Being a writer

I’ve reached a point where I consider myself a writer. As in someone actively writing and trying to get published. I was thinking the other day about what I’ve learnt in the transition from considering myself an aspiring writer to one who is a writer. There is a big difference.

First up I want to point out that my own definition of what being a writer is doesn’t suggest that I’ve actually published anything. This is actually quite an important point. Before I considered myself a writer the fact that I hadn’t gotten anything published was a thorn in my side. As if publication is the point at which you become a writer. It isn’t. You have to have been working hard before you get to the point of publication. All that time you devote to it is time you spend being a writer.

So onto the turning point. I’ve been writing stories for about ten years. In the past three years I’ve been writing a lot more and trying to get my self published. What happened that made this change? Of course it starts with writing. I’ve been devoting a significant amount of my time to writing. The more you write the more you write. It’s the gift that keeps on giving. That’s not all there is to being a writer though. Of course it is a major part of it. Something that really changed everything for me though was sharing my stories around. Getting other people to read them. This is actually a huge step, one you should take. Don’t be shy about it. The point of writing is for someone to read what you’ve written. If you want to be able to walk into a bookstore and see a book with your name written on it then you have to share your story around. Get some fresh perspective on it. It’s actually really helpful.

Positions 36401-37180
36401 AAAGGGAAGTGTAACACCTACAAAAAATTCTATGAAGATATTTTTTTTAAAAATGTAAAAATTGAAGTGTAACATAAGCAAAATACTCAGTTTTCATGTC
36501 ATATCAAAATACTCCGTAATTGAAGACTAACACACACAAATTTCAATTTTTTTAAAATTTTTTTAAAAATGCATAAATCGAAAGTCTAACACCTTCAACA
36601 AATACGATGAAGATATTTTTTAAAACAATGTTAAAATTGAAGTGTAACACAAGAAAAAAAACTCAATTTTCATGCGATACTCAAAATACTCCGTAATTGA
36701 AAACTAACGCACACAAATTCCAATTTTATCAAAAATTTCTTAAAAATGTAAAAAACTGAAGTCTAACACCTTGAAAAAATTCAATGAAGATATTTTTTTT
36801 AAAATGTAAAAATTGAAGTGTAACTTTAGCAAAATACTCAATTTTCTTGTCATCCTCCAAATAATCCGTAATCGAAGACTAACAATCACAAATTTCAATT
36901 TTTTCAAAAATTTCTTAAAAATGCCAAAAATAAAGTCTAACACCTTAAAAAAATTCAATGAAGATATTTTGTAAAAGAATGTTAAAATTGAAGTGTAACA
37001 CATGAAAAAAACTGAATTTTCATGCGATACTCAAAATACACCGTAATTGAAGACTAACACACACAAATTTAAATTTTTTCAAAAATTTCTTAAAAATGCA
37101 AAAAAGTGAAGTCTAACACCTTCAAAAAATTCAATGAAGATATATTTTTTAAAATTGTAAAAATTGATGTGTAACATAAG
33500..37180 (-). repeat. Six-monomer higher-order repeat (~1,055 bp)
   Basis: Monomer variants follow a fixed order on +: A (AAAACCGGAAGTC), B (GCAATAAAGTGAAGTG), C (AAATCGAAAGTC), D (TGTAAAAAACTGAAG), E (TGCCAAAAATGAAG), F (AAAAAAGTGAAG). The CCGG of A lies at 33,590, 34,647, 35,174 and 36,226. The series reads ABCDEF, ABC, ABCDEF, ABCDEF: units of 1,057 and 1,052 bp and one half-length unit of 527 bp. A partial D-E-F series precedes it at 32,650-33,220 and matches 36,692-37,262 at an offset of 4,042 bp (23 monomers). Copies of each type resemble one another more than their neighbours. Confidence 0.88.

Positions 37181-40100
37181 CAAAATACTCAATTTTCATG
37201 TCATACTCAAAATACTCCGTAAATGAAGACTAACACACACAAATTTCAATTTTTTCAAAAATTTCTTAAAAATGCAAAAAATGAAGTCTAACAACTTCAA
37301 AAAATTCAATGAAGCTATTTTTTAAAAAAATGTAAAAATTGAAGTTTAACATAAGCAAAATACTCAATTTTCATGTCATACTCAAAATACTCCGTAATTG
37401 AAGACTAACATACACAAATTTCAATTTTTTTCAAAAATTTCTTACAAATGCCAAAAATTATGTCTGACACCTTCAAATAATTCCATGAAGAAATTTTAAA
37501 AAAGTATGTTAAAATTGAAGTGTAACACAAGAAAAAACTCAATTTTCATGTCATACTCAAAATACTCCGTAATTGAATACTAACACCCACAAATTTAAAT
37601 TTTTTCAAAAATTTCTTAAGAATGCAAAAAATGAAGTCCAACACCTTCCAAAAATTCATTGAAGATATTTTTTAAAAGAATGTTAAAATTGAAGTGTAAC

The other big step was sending out manuscripts. About five years ago I actually had no idea how to send my manuscript to publishers. It was such a big barrier for me. It was like the four steps meme;

step 1 write

step 2 edit

step 3 …

step 4 publication.

About two years ago I found that it’s actually quite easy. Not so much getting published but finding places that’ll have a look at your manuscript. There are plenty of publishers out there who take unsolicited manuscripts. They may tell you no and they usually give you no reasons whatsoever but it’s still a start. It’s kind of like resume dropping. Send it out and you’ll get something. Even if its finding out that your story isn’t ready yet.

If I was to rewrite the above steps it’d look like this;

step 1 write

step 2 write some more

step 3 edit

step 4 send it out for a critique. Making a critique group is a good idea.

Step 5 rewrite based on critique

step 6 edit

Step 7 another critique; maybe different people

Step 8 find a publisher who accepts unsolicited unagented stuff or get an agent.

Step 9 wait around for about three or four months – maybe doing some writing

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